Článek velvyslance Tomáše Kafky pro deník Irish Independent (30. prosince 2012)
31.12.2012 / 11:46
(Archivní článek, platnost skončena 15.05.2013 / 13:45.)
Příspěvek T. Kafky pro populární deník vychází v předvečer půlročního předsednictví Irska v Radě Evropské unie. Článek je přiložen v anglickém originále.
Gift of the gab may help us rekindle EU romance
THE year 2013 is widely acknowledged to be a very important one for the future of the European Union. This suggestion could, however, be understood to be both a reason for hope as well as a threat to the union.
The process of European integration seems currently to be less about facts and more about the state of mind of Europeans. The importance of being either optimistic or pessimistic cannot be overestimated, and this choice will determine the mood in which we greet the upcoming Irish EU presidency. The Irish presidency has been reputed to be one of the best – at least in the last 20 years.
Speaking about the reputation of the Irish presidency should not to be mistaken for pandering – Ireland's popularity within the EU does not need propaganda. The potential of the Irish presidency in 2013 is based upon facts. In 1990 the Irish presidency developed an approach to German reunification; in 1996 it vitally helped to facilitate the Amsterdam Treaty, giving more rights to EU citizens; in 2004 it finalised the enlargement of the EU family by opening the gate for 10 new Eastern European countries.
These successes were not just down to the skills of the Irish negotiators and administrators but they all occurred on the Irish watch. If this is just a coincidence then, it is a very good one.
However, a good reputation cannot work miracles. Especially when the problems which haunt the current union are so grave, like youth unemployment, unsustainable bank and sovereign debt and a fatal lack of trust.
All these problems have grown during years of irresponsible economic and political behaviour and cannot be successfully cured by any political authority without a sea change in the minds of those who caused them. Effectively, that means us – the citizens of Europe. Yet it does not mean that the Irish presidency could not make a difference in the next six months.
One way the Irish presidency could live up to its previous accomplishments has more to do with our hearts than with our minds. The biggest achievement for it perhaps could be to make all of us like the European Union a bit more than we do at the moment. This would be equal to all the great deeds the Irish presidencies have been proud of in the past.
The question is how to make it happen? How do they convince not only us non-Irish but also the Irish themselves? Outstanding communication skills are firmly attributed to the Irish political style. Yet on the current European stage, the problems cannot be tackled just by talking. It will be necessary to stop any kind of blame game, creating a positive momentum, leading by example and, last but not least, taking care that not all the joys of life are put on hold just because our economies are, temporarily, in bad shape.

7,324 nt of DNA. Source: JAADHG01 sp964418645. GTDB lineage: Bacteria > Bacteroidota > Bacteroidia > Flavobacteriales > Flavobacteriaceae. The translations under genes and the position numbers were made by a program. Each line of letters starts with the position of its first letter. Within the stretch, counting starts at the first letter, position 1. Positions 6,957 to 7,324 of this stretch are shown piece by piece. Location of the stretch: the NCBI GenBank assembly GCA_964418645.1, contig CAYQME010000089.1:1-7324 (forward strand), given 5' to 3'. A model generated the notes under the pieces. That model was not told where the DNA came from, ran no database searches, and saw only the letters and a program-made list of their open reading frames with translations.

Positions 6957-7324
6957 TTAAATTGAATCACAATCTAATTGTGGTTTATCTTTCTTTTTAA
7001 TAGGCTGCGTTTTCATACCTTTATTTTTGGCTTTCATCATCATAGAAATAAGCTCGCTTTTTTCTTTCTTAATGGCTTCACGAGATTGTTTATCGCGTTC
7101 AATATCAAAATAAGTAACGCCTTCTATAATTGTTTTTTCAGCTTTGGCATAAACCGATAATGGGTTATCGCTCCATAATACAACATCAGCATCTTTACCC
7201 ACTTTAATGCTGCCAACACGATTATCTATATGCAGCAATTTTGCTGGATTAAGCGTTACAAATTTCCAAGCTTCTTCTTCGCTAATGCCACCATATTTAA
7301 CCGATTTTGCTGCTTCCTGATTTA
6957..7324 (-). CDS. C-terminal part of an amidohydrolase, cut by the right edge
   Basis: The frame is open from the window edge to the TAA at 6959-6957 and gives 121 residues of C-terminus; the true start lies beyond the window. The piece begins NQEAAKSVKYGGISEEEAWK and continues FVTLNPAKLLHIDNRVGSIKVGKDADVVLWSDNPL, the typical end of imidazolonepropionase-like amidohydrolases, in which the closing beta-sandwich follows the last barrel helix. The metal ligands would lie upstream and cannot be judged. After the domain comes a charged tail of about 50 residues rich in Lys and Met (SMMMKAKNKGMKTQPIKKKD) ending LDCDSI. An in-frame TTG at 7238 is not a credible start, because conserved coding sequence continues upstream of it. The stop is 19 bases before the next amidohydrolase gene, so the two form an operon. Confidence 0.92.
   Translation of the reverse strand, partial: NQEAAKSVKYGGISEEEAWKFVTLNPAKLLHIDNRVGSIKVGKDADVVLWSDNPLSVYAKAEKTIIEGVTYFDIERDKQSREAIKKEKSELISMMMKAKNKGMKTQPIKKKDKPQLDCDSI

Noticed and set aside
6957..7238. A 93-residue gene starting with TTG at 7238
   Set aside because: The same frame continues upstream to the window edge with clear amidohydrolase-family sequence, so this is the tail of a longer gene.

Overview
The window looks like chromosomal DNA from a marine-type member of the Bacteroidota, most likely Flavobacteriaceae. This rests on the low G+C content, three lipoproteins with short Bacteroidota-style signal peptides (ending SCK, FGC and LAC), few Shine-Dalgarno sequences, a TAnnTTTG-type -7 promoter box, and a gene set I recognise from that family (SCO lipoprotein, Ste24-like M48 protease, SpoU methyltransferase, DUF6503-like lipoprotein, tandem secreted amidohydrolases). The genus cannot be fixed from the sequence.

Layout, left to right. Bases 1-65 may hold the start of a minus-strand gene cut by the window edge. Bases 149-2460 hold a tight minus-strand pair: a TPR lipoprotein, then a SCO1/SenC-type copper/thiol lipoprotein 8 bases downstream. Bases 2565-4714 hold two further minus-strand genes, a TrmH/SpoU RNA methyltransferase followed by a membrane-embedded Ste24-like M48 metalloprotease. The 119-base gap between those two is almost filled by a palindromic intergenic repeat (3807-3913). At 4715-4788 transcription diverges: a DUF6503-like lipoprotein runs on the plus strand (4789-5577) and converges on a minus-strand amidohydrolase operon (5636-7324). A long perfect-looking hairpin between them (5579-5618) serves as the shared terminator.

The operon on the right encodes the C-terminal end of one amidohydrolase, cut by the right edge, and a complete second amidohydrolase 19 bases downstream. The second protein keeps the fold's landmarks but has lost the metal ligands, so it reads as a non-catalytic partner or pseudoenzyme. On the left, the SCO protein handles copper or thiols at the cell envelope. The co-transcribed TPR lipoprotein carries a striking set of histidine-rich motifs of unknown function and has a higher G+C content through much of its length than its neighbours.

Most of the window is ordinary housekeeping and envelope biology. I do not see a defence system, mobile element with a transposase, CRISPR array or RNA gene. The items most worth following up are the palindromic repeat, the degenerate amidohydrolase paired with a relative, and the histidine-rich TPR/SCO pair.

Let's start with the last of these: the Irish imagination has not lost its ability to hit the spot, recently demonstrated by Irish comedian Barry Murphy's alter-ego Gunter and his sketch on The Late Late Show where he compared the current state of the EU with a train dashing increasingly out of control somewhere close to China. His comedy not only liberated his audience but also made us proud to be sitting in the train and being a part of the joke. Humour connects and we must not forget that it is laughing that makes us human. Ireland could be a very important messenger in this regard.
The restoration of mutual trust with a goal of stopping the blame game is more difficult. Both problems come down to the necessity of finding a way to help the Irish with its bank and sovereign debt on the European stage. Only then will the Irish recovery programme be a success. There are two crucial aspects needed to ensure this success; making any European intervention really significant for the Irish economy so that its citizens would feel the difference, and creating a European context for this act so that the donors would be sure their concessions would not be regarded as an expression of weakness, rather of strength.
The resolution of these dilemmas envisages an approach which would be generally regarded as unique for the Irish and without setting any precedents for others. If the Irish negotiators succeed in their task they would not only reach a breakthrough for their country; they would also restore a great deal of solidarity within the EU.
"The special case" of Ireland might then make the whole EU feel a bit more cohesive and, who knows, in addition to the communication skills of the Irish, make us finally more fond of the EU in general. Wishing the Irish presidency well means wishing us all well!